Local business owners said Thursday’s U.S. Supreme Court decision allowing states to force sales tax collection on online purchases could be a win for small, local brick-and-mortar stores, but potentially a pain for independent sellers who do most of their business online.
The Supreme Court’s 5-4 decision overturned a previous high court precedent under which businesses were only required to collect sales tax on an online purchase if they had a store, warehouse or other physical presence in the recipient’s state, according to the Associated Press.
Buyers were otherwise expected to claim those sales taxes each year — but most didn’t, the AP reported.
“What they’ve done is take laws that have already existed and found a way to enforce it,” said Michael Thompson, owner of independent body care and aromatics store Unguentarii along Main Avenue in Ashtabula. “I’ve been waiting for that to come down the pike for quite a while.”
Thompson, who also worked for a number of years as an e-commerce consultant, said he feels this development likely won’t have much of an impact on physical or online retail, but is likely a boon for states — many of which claimed to have lost billions of dollars in sales tax revenue a year under the previous ruling, according to the AP.
He said larger online retailers like Amazon and Walmart have long been ready for these rules, and, if independent retailers selling through Amazon also rely on the service for order fulfillment — which trims 25 percent off the transaction — Amazon already handles sales tax remittance, he said.
But for smaller online shops that don’t already have the proper sales tax permits or a system to keep track of them all, it could be a “burden,” he said.
“For people operating e-commerce operations themselves, collecting sales tax then having to remit it to 50 different places — that’s going to be a chore,” Thompson said, adding his store will continue to do its own order fulfillment — for now, at least.
Though there are many systems available to make it simpler, that’s an added cost for those sellers, he said. For example: those who sell through WordPress can use the WooCommerce.com plugin, he said.
“It is the independent merchant like me that has multi-channel selling going on that’s going to have to find ways to navigate it,” he said, while reviewing all the current Amazon listings for his Unguentarii line. “You trade one set of complications for another one.”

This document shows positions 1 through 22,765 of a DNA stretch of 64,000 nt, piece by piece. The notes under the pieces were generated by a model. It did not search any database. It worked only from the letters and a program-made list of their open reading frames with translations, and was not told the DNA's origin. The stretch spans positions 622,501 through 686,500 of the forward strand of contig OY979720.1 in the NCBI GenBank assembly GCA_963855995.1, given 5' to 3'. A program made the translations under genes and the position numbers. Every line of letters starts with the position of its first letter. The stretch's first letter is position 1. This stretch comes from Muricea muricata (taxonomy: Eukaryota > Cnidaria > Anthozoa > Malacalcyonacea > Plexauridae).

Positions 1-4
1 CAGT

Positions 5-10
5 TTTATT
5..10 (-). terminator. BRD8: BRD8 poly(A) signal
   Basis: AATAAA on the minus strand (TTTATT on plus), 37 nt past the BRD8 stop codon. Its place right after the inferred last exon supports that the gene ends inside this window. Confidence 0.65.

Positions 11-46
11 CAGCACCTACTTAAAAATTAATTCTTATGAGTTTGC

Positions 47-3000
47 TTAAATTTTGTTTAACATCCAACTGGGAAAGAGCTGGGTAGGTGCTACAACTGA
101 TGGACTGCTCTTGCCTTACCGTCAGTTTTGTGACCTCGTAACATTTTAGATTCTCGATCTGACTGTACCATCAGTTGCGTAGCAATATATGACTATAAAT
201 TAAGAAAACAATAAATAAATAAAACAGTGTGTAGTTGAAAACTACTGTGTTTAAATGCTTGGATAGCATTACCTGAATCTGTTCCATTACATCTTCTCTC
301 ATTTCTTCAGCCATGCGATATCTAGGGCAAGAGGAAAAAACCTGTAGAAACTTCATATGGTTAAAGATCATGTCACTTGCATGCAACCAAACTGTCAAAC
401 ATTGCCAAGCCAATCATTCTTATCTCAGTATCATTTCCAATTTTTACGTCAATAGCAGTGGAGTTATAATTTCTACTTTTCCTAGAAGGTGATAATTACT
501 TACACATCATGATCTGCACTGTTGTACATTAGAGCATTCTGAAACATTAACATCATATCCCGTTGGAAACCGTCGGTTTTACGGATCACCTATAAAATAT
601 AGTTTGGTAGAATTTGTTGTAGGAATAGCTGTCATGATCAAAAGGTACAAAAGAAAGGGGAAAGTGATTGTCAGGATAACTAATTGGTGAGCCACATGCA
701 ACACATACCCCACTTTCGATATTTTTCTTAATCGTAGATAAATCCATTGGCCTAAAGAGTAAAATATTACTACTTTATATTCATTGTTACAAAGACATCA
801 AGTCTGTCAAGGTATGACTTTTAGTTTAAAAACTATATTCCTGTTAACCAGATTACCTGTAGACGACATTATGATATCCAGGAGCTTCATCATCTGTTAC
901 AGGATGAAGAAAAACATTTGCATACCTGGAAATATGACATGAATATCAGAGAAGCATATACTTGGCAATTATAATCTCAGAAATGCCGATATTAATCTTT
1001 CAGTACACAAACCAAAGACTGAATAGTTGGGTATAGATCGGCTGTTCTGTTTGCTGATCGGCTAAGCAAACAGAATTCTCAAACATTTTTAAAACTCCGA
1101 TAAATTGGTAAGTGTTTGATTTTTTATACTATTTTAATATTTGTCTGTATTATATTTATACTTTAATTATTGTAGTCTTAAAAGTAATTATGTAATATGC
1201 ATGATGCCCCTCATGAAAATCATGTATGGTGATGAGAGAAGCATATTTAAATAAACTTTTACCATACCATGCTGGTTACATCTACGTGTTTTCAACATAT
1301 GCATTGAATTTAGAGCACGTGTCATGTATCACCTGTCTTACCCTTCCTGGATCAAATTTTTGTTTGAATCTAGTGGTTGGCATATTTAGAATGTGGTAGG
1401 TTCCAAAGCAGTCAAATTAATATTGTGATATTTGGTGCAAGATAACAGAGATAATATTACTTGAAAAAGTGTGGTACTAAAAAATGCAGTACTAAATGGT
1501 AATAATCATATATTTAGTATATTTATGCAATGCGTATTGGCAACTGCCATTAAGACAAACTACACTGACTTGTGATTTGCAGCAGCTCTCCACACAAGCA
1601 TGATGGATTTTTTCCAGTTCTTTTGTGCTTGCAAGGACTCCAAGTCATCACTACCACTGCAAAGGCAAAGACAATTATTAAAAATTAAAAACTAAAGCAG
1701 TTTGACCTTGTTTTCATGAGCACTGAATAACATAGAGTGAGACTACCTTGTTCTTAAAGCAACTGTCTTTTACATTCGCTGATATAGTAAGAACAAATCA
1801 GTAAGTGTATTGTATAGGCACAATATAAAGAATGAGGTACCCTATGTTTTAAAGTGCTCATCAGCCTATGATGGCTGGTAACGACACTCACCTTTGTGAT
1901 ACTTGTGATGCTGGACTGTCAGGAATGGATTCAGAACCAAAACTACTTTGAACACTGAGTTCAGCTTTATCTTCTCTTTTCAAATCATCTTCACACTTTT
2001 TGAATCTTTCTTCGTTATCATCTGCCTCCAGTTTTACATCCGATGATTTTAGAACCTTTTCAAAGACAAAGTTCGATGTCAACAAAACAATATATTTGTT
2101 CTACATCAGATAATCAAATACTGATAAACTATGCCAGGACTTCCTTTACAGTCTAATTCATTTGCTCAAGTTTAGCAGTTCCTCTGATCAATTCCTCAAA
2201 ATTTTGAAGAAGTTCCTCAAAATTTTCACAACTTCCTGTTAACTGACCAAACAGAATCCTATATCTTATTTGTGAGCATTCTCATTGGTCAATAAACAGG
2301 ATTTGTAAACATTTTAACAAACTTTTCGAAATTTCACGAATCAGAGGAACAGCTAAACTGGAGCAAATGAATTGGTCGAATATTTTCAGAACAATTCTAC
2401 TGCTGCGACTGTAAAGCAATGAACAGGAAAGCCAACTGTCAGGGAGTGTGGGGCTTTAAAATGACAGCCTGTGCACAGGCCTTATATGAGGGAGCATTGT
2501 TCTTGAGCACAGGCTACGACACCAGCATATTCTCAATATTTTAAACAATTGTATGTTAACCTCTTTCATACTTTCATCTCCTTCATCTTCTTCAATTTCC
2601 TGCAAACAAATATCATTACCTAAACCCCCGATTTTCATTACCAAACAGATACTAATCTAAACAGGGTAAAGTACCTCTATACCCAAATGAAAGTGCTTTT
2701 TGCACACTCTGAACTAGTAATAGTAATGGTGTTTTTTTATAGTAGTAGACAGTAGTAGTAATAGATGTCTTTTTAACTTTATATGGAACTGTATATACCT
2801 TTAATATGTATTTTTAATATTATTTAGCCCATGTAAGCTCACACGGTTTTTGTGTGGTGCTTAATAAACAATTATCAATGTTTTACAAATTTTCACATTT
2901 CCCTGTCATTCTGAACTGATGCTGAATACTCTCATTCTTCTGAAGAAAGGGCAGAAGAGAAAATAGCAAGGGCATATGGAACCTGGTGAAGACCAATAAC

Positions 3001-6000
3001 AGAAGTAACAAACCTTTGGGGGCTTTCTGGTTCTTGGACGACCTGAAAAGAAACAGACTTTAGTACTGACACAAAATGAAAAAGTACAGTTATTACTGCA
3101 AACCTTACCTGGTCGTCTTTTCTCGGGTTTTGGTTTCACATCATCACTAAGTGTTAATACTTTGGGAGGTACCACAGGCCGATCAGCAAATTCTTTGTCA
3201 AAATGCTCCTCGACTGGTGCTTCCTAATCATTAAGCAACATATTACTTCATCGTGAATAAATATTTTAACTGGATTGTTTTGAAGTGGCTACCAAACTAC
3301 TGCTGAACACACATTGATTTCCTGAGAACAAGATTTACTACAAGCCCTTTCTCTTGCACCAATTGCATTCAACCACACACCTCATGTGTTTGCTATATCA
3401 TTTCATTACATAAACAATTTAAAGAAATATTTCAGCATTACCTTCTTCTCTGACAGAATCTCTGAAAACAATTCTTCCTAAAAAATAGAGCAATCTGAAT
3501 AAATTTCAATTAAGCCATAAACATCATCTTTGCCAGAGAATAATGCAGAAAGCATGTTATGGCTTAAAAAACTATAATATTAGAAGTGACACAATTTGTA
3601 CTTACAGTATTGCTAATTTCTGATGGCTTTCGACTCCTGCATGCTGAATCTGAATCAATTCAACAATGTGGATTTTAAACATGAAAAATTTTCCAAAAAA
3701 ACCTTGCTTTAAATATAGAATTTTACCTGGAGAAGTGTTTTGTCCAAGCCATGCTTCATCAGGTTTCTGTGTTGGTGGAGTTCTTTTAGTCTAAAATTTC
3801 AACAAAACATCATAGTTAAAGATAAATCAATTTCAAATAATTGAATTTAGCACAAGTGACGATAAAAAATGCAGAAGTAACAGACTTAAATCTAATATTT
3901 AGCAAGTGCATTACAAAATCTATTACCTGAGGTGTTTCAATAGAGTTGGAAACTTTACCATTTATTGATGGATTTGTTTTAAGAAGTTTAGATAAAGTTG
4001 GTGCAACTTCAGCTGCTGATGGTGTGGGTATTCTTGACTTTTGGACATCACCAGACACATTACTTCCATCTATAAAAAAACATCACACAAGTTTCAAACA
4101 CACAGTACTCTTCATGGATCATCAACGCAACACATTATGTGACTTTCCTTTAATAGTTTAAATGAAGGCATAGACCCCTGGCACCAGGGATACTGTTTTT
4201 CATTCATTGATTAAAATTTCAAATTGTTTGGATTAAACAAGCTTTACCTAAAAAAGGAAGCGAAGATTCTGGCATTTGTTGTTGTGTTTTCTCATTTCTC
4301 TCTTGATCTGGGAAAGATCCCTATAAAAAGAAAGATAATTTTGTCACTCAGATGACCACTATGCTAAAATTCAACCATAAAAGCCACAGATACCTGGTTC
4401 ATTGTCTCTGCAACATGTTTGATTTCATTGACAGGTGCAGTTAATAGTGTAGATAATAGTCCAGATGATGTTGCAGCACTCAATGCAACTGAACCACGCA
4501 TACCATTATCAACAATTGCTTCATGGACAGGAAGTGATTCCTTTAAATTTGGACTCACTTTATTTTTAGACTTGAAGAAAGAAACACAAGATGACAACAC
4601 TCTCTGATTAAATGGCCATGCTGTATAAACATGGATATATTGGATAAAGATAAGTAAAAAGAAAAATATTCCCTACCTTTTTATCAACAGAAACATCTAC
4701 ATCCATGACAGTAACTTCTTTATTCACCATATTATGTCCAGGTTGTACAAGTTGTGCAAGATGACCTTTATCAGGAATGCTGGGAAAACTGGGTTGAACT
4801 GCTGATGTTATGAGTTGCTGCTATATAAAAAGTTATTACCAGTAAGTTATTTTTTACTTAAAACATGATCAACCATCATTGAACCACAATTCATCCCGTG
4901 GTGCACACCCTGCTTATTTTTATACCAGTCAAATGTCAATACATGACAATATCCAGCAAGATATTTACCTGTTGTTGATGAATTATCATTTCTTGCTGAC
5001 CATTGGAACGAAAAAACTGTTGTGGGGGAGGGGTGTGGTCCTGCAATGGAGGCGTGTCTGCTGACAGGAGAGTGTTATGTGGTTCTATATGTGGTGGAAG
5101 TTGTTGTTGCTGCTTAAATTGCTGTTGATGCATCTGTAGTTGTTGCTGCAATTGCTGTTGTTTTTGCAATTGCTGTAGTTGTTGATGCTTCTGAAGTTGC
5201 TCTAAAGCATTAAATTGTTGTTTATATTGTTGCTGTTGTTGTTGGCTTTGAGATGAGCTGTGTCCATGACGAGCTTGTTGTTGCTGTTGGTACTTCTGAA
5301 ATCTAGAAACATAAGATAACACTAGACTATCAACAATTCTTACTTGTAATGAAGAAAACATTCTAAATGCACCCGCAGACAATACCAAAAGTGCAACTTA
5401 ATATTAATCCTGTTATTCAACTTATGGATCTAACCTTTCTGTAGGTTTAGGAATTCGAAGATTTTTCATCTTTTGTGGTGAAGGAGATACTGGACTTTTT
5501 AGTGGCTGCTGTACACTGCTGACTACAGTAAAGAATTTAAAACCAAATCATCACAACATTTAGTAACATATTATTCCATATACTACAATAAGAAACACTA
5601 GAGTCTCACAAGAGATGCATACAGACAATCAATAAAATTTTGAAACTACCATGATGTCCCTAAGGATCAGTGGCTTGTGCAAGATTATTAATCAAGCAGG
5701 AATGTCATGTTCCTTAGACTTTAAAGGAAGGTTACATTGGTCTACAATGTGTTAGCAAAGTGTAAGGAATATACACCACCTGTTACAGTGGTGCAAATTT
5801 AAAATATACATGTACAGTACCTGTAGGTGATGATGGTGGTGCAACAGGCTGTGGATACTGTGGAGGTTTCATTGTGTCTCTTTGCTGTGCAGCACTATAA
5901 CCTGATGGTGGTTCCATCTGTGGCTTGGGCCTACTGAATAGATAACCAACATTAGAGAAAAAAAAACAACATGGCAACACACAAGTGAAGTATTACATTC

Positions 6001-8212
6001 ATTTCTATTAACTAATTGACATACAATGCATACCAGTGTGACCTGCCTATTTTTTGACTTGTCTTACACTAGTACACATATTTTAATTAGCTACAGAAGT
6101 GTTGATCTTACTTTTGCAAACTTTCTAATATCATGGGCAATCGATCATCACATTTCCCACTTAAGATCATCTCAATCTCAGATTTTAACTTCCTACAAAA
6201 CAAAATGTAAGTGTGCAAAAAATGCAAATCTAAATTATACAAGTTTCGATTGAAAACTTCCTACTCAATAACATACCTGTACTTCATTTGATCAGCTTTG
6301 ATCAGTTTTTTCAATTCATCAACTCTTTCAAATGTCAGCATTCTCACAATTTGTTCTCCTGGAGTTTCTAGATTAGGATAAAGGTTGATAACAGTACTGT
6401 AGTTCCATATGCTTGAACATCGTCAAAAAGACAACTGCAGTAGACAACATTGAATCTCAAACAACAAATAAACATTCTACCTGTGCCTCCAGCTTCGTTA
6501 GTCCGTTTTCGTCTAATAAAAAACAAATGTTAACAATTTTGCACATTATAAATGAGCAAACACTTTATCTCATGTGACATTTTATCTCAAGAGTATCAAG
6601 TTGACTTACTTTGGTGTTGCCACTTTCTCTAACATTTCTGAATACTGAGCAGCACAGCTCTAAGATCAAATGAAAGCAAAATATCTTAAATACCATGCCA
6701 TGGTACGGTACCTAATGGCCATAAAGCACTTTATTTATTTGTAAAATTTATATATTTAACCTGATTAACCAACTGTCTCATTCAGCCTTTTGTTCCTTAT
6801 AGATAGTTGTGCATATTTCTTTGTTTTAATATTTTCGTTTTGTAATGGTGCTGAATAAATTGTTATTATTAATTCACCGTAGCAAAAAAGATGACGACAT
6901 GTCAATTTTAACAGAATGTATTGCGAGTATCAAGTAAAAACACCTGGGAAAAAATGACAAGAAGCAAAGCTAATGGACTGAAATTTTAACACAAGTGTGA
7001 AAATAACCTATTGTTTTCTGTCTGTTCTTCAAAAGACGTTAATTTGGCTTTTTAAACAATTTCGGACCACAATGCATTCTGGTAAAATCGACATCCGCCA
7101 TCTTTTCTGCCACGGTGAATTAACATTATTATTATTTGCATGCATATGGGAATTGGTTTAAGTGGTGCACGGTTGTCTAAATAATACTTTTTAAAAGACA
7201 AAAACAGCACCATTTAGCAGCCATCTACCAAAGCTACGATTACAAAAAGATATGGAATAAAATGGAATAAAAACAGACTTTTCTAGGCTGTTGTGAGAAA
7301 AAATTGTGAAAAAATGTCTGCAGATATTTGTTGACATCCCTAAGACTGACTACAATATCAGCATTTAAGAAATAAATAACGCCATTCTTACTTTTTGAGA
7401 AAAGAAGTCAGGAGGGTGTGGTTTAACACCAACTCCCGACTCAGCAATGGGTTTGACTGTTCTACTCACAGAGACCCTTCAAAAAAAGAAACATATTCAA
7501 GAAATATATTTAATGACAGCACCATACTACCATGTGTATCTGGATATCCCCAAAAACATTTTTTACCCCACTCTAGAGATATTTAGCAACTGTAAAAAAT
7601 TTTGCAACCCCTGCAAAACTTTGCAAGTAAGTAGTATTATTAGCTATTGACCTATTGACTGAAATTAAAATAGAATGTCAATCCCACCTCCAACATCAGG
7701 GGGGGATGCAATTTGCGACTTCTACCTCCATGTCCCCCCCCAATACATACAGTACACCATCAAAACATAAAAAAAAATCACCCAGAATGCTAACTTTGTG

For independently owned brick-and-mortar stores, however, Thursday’s decision could “level the playing field.” Harold Cattell, owner of Toy-N-Hobby Headquarters along South Broadway Avenue in Geneva, said he’s been looking forward to these rules for “the longest time.”
Cattell got into the business of selling model trains, airplanes, boats and other hobby goods more than 11 years ago, after his retirement. The store had to sell “something interesting,” and by his account, there wasn’t much competition in the area — “all my competition is the internet,” he said.
The average radio-controlled car could sell for a few hundred dollars he said. He also sells flying drones, which can go for up to $4,000. For a $1,000 RC plane, the sales tax could be between $60 and $75, making an online, tax-free purchase hard to beat.
He said some in-store customers have even taken to haggling for a discount or no tax, which he’s unable to do.
“I know they do it to every small business — ‘is that the best you can do?’” Cattell said. “The margins usually aren’t big enough on this stuff to do that.”
Esther Panzone, who took over her late husband’s sports memorabilia and collectibles shop in the Ashtabula Towne Square — now called Esther’s Sports Cards and Collectibles — said hers and
other specialized or novelty businesses face stiff competition from online markets like eBay.
“eBay kills us,” she said. “eBay tends to cut into our business because everyone looks for a deal and they’re buying on eBay. (The ruling) might help us.
“It’s going to level the playing field if people have to start paying taxes,” she said.
Panzone said she hopes legislators will also look into other, similar e-commerce regulations. Though she has a wholesale buyer’s license, which should allow her to avoid paying sales tax when buying collectible cards through eBay, she finds she’s still getting charged — meaning the card is ultimately taxed twice when she re-sells it at her store, and it’s often rolled into her store’s price.
“They can get expensive,” she said.
She also hopes regulators take a closer look at some eBay sellers whom she believes are getting away with selling online for massive amounts of profit without claiming it come income tax season.